Introduction to Old English B

Subject 106-029 (2009)

Note: This is an archived Handbook entry from 2009. Search for this in the current handbook

Credit Points: 12.50
Level: 2 (Undergraduate)
Dates & Locations:

This subject is not offered in 2009.

Time Commitment: Contact Hours: Two 1.5-hour seminars per week
Total Time Commitment: 3 contact hours/week, 5.5 additional hours/week

Usually 12.5 points of first year English and successful completion of Introduction to Old English A.

Corequisites: None
Recommended Background Knowledge: None
Non Allowed Subjects: None
Core Participation Requirements:

For the purposes of considering request for Reasonable Adjustments under the Disability Standards for Education (Cwth 2005), and Student Support and Engagement Policy, academic requirements for this subject are articulated in the Subject Overview, Learning Outcomes, Assessment and Generic Skills sections of this entry.

It is University policy to take all reasonable steps to minimise the impact of disability upon academic study, and reasonable adjustments will be made to enhance a student's participation in the University's programs. Students who feel their disability may impact on meeting the requirements of this subject are encouraged to discuss this matter with a Faculty Student Adviser and Student Equity and Disability Support:


Bernard Muir

Subject Overview:

This subject is an introduction to the language and literature of the Anglo-Saxons from 750-1150, focusing on both prose and poetry, which is read in the original. Students will be taught advanced Old English grammar and syntax, and will examine medieval poetic and rhetorical theory. The subject also investigates the intellectual and institutional history of the period in order to contextualise the literary developments. On completion of the subject students should have acquired a sound linguistic knowledge of Old English and should also have developed a sense of the significance of Medieval literature to the history, and further study, of English literature and language.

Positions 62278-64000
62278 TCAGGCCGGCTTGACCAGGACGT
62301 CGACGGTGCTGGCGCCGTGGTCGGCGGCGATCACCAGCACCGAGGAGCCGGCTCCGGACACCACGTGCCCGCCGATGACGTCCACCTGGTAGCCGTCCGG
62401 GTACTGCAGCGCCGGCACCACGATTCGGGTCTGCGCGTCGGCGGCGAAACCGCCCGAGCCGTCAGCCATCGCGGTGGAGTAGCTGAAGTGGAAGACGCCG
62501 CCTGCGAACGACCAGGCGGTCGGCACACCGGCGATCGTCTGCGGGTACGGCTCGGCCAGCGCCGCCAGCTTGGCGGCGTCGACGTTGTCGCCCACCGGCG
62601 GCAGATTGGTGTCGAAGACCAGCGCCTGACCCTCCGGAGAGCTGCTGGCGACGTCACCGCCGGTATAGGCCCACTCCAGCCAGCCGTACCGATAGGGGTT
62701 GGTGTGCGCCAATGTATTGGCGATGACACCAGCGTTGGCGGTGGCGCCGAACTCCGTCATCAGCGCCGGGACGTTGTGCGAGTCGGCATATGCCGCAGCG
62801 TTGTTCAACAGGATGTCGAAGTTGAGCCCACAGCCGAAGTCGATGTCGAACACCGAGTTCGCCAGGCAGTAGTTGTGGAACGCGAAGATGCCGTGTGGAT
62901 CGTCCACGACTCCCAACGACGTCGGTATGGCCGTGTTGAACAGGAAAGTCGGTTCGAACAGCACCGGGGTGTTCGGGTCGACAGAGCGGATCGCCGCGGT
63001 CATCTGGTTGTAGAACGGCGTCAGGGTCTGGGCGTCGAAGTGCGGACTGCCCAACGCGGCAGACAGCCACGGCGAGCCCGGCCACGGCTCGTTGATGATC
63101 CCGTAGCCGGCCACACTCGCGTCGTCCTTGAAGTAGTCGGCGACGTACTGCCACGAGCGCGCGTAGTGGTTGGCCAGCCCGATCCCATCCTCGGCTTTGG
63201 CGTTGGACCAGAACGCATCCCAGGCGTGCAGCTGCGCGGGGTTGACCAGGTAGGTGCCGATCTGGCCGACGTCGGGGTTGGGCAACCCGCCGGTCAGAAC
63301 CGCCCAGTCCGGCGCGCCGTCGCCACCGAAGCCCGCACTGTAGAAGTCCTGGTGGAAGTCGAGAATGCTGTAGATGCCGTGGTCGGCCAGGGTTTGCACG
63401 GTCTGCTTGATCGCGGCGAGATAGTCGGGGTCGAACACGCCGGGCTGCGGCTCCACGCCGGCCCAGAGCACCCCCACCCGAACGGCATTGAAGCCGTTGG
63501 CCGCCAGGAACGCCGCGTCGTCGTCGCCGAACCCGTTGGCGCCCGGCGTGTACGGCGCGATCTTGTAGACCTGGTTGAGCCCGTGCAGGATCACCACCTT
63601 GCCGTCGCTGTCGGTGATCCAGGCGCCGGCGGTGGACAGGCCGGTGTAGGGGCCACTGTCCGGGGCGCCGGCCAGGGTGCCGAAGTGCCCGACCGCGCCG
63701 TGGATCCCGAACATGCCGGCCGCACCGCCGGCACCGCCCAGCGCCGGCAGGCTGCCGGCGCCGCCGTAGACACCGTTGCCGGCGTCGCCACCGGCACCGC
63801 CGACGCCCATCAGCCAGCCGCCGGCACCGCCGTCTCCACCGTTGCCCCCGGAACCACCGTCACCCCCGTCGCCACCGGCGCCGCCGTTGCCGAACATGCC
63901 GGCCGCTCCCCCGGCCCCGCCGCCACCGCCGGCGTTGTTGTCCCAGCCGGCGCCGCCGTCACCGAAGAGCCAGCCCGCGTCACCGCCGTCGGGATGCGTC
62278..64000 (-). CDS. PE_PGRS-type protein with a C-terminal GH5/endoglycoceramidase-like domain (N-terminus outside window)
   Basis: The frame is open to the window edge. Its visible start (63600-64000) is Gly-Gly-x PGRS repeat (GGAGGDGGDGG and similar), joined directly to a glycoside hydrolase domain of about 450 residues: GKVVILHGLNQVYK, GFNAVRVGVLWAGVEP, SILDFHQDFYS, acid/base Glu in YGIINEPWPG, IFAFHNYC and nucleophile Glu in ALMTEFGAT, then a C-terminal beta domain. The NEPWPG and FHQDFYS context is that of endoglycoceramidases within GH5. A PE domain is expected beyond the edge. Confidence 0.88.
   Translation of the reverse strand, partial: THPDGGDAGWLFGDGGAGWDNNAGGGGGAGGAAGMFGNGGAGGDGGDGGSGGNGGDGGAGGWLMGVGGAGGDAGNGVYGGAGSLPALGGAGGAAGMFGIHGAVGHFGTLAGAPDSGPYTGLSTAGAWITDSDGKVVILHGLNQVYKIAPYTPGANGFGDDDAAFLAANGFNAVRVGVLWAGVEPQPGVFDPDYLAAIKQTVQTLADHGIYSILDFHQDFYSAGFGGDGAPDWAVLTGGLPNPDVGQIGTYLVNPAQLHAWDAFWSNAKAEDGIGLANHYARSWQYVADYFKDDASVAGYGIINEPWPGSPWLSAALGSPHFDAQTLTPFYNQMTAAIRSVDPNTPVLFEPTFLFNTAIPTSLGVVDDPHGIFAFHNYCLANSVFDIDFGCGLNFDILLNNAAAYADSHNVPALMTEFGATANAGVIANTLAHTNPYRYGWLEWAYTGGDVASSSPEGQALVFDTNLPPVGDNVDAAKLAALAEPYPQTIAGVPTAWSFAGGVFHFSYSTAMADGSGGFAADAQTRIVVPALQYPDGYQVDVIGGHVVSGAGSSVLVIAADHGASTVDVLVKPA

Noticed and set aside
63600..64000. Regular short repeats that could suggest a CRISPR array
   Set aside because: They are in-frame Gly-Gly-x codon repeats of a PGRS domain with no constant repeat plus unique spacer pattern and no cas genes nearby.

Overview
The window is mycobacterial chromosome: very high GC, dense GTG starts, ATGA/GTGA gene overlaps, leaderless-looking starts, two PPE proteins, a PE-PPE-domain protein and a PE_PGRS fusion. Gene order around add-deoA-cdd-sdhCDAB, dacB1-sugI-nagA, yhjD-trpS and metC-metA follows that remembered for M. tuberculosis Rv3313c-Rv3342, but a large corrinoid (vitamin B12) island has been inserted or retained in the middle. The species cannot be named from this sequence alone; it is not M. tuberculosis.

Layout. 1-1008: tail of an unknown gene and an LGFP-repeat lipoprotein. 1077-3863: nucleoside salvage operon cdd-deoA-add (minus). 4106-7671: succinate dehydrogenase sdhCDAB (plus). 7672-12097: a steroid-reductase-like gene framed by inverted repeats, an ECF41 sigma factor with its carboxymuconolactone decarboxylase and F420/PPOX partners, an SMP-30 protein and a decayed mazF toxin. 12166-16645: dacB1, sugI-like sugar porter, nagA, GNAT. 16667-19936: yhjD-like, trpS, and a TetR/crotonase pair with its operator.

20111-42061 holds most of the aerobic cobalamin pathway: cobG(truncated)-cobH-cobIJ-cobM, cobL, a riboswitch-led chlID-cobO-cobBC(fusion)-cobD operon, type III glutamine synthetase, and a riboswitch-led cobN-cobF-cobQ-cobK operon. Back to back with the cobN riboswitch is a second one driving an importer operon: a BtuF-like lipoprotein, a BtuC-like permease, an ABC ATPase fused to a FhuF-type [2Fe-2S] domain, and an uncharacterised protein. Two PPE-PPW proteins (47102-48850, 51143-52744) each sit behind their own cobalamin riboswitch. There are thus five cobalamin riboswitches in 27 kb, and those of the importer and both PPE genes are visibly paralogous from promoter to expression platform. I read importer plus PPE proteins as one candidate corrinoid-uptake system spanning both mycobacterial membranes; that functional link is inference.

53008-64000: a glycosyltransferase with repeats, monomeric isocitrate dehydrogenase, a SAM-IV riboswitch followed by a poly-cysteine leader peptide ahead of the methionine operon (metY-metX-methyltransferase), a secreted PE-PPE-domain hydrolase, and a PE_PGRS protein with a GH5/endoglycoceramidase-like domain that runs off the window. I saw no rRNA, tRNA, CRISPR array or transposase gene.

• acquire a basic knowledge of the English language in its earliest form;
  • acquire basic understanding of the structure of the Indo-European language family structure, and a more advanced knowledge of the sub-groups of the Germanic branch;
  • become familiar with the major cultural and linguistic impulses that shaped English during the medieval period;
  • become equipped to undertake more advanced research in this and related areas of literary studies and language acquisition.

A 2000 word essay 50% (due late in the semester); class presentation and translation exercises 25% (completed throughout the semester); class quizzes on grammar and translation 25% (completed throughout the semester). Assessment submitted late without a formal extension will bepenalised at a rate of 1% per day late. Assessment will not be accepted in electronic format.

Note: Students who fail to submit up to 2-weeks after the final due date without a formal extension and/or special consideration will receive a fail grade for the piece of assessment.
Prescribed Texts:
  • A Guide to Old English (B. Mitchell & R. Robinson), Blackwell, 6th ed
Recommended Texts:
  • Anglo-Saxon Poetry (A J Bradley), Dent/Everyman
  • The Age of Bede (Farmer), Penguin
  • Alfred The Great (S Keynes & M Lapidge), Penguin
  • Old English Literature (Daniel Donoghue), Blackwell 2004
Breadth Options:

This subject potentially can be taken as a breadth subject component for the following courses:

You should visit learn more about breadth subjects and read the breadth requirements for your degree, and should discuss your choice with your student adviser, before deciding on your subjects.

Fees Information: Subject EFTSL, Level, Discipline & Census Date
Generic Skills:
  • have acquired specific generic skills in the following areas:

  • developing critical self-awareness and the capacity to shape persuasive arguments;

  • applying research skills (especially in library and on-line resources) and critical methods to an emerging field of inquiry;

  • communicating arguments and ideas effectively and articulately, both in writing and in group discussions;

  • detailed readings of a range of texts in different media;

  • thinking critically about the relations between academic and popular forms of knowledge of the past.

Related Majors/Minors/Specialisations: Ancient and Medieval Studies
Ancient and Medieval Studies
Ancient, Medieval && Early Modern Studies Major
English Language Studies
English Language Studies Major
English Literary Studies Major
European Studies

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